Georgetown University in Washington D.C.

Georgetown University in Washington D.C.

Beckett and I became friends while working at the Fr. Horace McKenna Center where I volunteered at the overnight shelter for homeless men in the basement of St. Aloysius Church in the shadow of the U.S. Capitol. The Jesuits were quick to exult Rev. Horace McKenna, S.J., as “Apostle of the Poor” after he died, but – while alive – not so much. Fr. McKenna was known for being something of a pain; he once even wrote a letter to the Vatican complaining – using a sports analogy – that his superiors were “not throwing enough forward passes to the poor.”

During the Great Depression, Fr. McKenna set up a food distribution system and other assistance to struggling farmers, and advocated vigorously for racial integration in churches and schools. He expressed “passionate impatience” toward go-slow approaches which were favored by some of his fellow Jesuits and priests.

After I got to know Beckett as we worked nights with the men in the St. Aloysius Church shelter, he gave me a copy of his booklet relating the history of how – in the 1800s – the Maryland Jesuits rebuffed ethical calls from other religious leaders who were pushing for the abolition of slavery. Instead, the Jesuits were more interested in how much money they could get for selling slaves.

It was, you see, an economic issue since the Jesuits no longer needed the proceeds from slave labor on their plantations in southern Maryland because they had received permission from Rome to reverse their longstanding tradition of free education and start charging tuition to the wealthy sons of plantation owners to attend Georgetown.

So, no longer needing the slaves to work the fields, the Jesuits decided to sell them into the Deep South to turn a tidy profit and invest the money in the “moral education” of young Jesuits while also providing a pension to the Baltimore archbishop.

A Chance to Repent

After learning of this history two decades ago, I joined with a small group of activists to ask Maryland Provincial Rev. James R. Stormes, S.J., in effect, to seize a unique opportunity to confess and repent.

We thought our initiative was particularly well timed since President Bill Clinton had announced the appointment of a seven-member advisory board for his initiative on race to promote “a national dialogue on controversial issues surrounding race; to increase our understanding of the history of race relations and the common future people of all races share; to recruit leadership at all levels to help bridge racial divides, and to propose actions to address critical areas such as education, economic opportunity, housing, health care, crime and the administration of justice.”

John Hope Franklin, an eminent historian and educator, whose writings included the 1946 landmark study From Slavery to Freedom, was appointed chair, and Judith A. Winston was named Executive Director of this “One America Initiative,” with a senior staff of national civil rights leaders as senior staff.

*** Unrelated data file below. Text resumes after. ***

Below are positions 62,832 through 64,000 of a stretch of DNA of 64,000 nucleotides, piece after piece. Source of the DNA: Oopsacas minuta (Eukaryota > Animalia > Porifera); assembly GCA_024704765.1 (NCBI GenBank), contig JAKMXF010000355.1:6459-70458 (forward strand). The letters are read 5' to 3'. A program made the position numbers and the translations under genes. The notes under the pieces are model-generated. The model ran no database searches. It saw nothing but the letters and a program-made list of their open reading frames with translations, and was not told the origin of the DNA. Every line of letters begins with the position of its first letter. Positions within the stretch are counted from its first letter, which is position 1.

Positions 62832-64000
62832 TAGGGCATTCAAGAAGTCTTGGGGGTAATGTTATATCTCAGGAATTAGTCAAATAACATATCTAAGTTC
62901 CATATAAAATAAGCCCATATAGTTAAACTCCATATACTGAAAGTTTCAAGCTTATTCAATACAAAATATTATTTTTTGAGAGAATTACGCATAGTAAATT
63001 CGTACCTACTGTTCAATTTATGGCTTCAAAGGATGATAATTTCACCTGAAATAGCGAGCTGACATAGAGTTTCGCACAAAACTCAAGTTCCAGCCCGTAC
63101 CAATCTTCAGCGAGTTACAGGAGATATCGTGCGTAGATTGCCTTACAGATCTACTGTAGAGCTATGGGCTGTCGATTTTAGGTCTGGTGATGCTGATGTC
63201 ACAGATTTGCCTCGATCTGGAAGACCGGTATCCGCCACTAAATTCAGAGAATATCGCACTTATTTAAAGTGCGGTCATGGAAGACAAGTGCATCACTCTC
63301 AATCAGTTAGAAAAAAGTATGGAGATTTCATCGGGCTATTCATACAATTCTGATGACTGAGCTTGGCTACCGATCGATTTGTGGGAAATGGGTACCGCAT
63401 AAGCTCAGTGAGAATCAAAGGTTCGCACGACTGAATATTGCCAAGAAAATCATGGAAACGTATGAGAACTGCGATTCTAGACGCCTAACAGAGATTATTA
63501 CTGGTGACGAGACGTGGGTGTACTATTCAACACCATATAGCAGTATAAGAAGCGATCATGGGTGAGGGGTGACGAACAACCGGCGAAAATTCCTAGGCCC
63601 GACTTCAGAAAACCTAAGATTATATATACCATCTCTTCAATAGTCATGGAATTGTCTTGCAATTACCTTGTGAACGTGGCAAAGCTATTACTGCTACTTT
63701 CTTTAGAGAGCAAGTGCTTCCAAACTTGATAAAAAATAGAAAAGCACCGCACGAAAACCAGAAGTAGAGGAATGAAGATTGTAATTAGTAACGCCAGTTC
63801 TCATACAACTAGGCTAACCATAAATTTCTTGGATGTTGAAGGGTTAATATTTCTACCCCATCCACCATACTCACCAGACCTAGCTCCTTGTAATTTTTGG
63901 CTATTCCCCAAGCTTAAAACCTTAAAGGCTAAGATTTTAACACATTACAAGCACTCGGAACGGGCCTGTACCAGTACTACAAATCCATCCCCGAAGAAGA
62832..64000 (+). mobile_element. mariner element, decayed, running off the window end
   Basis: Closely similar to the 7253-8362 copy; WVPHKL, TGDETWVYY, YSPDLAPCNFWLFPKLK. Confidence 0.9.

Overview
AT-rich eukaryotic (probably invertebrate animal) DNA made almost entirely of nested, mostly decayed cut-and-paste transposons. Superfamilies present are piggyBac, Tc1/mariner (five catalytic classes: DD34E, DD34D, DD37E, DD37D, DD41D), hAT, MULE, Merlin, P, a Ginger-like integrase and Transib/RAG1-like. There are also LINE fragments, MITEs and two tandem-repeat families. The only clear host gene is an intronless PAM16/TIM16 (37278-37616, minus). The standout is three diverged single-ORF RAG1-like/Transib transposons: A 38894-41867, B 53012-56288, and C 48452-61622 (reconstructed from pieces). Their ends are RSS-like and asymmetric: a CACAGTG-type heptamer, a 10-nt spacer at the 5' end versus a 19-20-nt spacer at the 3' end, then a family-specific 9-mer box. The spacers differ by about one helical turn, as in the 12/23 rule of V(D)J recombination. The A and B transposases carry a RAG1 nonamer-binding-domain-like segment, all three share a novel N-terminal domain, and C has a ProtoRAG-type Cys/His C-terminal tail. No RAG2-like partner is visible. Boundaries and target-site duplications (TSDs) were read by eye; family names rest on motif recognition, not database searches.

As the initiative was getting off the ground, our small, diverse group met with Ms. Winston, herself a graduate of Georgetown University Law School, who was clearly delighted with what we proposed. We told her that we were not about blaming, but rather about acknowledging, apologizing, and reconciling, and said we were approaching then-Georgetown President Rev. Leo O’Donovan, S.J. and Maryland Provincial Stormes as follows:

“We have a vision of Georgetown’s most prominent alumnus standing up before the cameras at Georgetown University this spring (1998) and being able to say, in all sincerity, that he has never been prouder of his alma mater and the Jesuits who run it. He might tell a bit of the story of Georgetown’s origins and then, jointly with Fr. Stormes and Fr. O’Donovan, announce the establishment of a foundation to promote the education of the descendants of the Jesuits’ slaves.  President Clinton could then cite this as precisely the kind of action he had hoped would spring forth from his Initiative on Race, and could call upon others to follow the courageous example of the Maryland Jesuits. We think this could be a welcome boost for the President’s Initiative.”

But our optimism was misplaced. Even though many of us had learned at Jesuit hands about acting in a just way and doing recompense for injustice, we were told that we had no “standing,” as what the Jesuits call “externs” or outsiders who have no right to hold them accountable. We still cannot figure out exactly why the Jesuit leaders were so offended by our initiative and they wouldn’t tell us. We were denied an audience with Stormes – and without Stormes’s nihil obstat, there was no hope for support from O’Donovan.